In making these points, UNHCR said it fully recognizes the principle that asylum seekers should cooperate with the authorities in the host country, as mentioned in Article 31 of the 1951 UN Convention. They should, however, be afforded an opportunity to have their claim heard. It further added that a lack of documentation could under certain circumstances call into question the credibility of the asylum seeker, when examining the claim on its merits.

UNHCR is also concerned about the proposal to share data with the asylum seeker's country of origin after a first instance decision. The UN refugee agency said that such information-sharing should only be permitted when it is definitively determined that a person does not have a genuine fear of persecution in his or her country of origin in other words after the completion of the asylum procedure, including appeals. Otherwise, the possibility increases that the asylum seeker or family members could be put at risk.

UNHCR further stressed that the challenges to migration and asylum systems in Europe are multi-faceted and will require a global approach over the coming years. They cannot be resolved in isolation. More resources need to be allocated to crisis areas, either to prevent fledgling conflicts spinning out of control, or to provide support to countries in the region hosting most of the refugees. More attention also needs to be paid to establishing regular migration channels that would undercut the existing smuggling networks.




UNHCR country pages

2014 UNHCR Nansen Refugee Award

UN High Commissioner for Refugees António Guterres presented the Colombian women's rights group, Butterflies with New Wings Building a Future, with the prestigious Nansen Refugee Award in Geneva, Switzerland, on Monday night.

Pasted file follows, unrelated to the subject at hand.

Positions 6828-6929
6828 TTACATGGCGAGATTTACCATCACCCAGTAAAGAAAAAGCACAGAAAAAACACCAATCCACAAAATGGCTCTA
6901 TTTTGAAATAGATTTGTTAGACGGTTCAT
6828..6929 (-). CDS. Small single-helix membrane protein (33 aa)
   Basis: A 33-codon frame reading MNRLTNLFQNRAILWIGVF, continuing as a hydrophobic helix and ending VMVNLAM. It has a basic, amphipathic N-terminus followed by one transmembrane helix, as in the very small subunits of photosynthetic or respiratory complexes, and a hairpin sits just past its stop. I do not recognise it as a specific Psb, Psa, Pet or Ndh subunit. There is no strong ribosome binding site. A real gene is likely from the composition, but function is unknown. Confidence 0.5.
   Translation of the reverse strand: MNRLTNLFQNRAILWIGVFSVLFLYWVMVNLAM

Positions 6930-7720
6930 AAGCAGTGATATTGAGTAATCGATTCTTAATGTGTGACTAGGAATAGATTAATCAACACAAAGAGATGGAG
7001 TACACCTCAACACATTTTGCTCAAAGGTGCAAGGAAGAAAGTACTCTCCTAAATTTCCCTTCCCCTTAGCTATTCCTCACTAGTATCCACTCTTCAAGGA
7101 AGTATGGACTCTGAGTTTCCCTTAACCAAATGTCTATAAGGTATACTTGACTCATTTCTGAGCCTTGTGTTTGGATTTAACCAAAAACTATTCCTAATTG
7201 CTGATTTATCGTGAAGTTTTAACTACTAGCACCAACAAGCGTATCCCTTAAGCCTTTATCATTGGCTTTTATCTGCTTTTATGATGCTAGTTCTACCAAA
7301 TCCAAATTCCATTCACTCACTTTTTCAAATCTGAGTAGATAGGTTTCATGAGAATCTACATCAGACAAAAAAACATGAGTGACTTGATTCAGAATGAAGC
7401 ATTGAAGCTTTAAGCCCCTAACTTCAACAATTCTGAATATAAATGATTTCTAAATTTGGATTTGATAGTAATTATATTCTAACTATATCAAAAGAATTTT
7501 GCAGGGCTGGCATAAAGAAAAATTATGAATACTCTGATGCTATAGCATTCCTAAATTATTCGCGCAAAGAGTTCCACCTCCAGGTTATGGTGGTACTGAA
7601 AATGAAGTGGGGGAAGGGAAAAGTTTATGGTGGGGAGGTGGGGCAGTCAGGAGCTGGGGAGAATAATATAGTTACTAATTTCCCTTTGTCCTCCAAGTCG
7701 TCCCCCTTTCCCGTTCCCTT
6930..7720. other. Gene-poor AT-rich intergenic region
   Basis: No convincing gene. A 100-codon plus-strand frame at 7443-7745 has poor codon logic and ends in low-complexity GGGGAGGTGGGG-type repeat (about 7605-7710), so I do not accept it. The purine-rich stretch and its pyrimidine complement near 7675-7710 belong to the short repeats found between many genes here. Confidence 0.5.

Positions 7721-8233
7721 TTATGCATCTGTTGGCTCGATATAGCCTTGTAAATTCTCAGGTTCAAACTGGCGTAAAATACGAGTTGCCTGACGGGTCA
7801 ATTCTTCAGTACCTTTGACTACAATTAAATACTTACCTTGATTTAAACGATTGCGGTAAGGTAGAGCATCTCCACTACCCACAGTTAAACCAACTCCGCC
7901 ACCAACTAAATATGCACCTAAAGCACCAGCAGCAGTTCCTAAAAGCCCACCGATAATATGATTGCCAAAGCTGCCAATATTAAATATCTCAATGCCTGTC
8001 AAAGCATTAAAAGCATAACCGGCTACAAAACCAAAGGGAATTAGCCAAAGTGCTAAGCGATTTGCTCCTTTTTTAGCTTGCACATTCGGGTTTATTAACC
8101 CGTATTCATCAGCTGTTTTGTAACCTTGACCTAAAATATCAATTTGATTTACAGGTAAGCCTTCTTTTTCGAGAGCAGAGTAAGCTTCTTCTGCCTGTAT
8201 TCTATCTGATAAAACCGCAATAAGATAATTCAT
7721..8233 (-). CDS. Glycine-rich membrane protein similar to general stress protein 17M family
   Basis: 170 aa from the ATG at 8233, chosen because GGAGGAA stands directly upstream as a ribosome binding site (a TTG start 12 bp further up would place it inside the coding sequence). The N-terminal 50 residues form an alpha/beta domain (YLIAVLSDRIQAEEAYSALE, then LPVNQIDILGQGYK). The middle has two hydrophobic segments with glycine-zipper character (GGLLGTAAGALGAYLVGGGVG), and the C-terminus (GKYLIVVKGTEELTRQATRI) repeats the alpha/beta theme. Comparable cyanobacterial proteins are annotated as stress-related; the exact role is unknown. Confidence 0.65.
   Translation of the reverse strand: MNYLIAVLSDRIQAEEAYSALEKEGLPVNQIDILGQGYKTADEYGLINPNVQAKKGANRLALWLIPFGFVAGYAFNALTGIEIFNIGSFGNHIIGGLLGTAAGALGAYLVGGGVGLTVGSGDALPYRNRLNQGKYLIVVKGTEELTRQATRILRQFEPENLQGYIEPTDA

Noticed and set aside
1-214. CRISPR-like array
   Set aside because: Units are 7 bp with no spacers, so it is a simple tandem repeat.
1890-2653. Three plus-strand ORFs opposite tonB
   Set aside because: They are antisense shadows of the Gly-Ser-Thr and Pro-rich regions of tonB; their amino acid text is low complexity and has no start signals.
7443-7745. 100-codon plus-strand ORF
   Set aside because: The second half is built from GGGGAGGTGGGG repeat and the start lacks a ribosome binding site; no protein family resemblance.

The volunteer members of Butterflies risk their lives each day to help survivors of forced displacement and sexual abuse in the Pacific Coast city of Buenaventura. This city has some of the highest rates of violence and displacement due to escalating rivalries between illegal armed groups.

Drawing on only the most modest of resources, volunteers cautiously move through the most dangerous neighbourhoods to help women access medical care and report crimes. This work, deep inside the communities, helps them reach the most vulnerable women, but also brings with it danger and threats from the illegal armed groups.

The Award ceremony, in its 60th year, was held in Geneva's Bâtiment des Forces Motrices, and featured musical performances by UNHCR supporters, Swedish-Lebanese singer-songwriter Maher Zain and Malian singer-songwriter Rokia Traoré. The Mexican acoustic guitar duo Rodrigo y Gabriela also performed at the ceremony.

2014 UNHCR Nansen Refugee Award

2013 UNHCR Nansen Refugee Award

UN High Commissioner for Refugees António Guterres presented Sister Angélique Namaika of the Democratic Republic of the Congo (DRC) with the prestigious Nansen Refugee Award at a gala ceremony in Geneva on Monday night.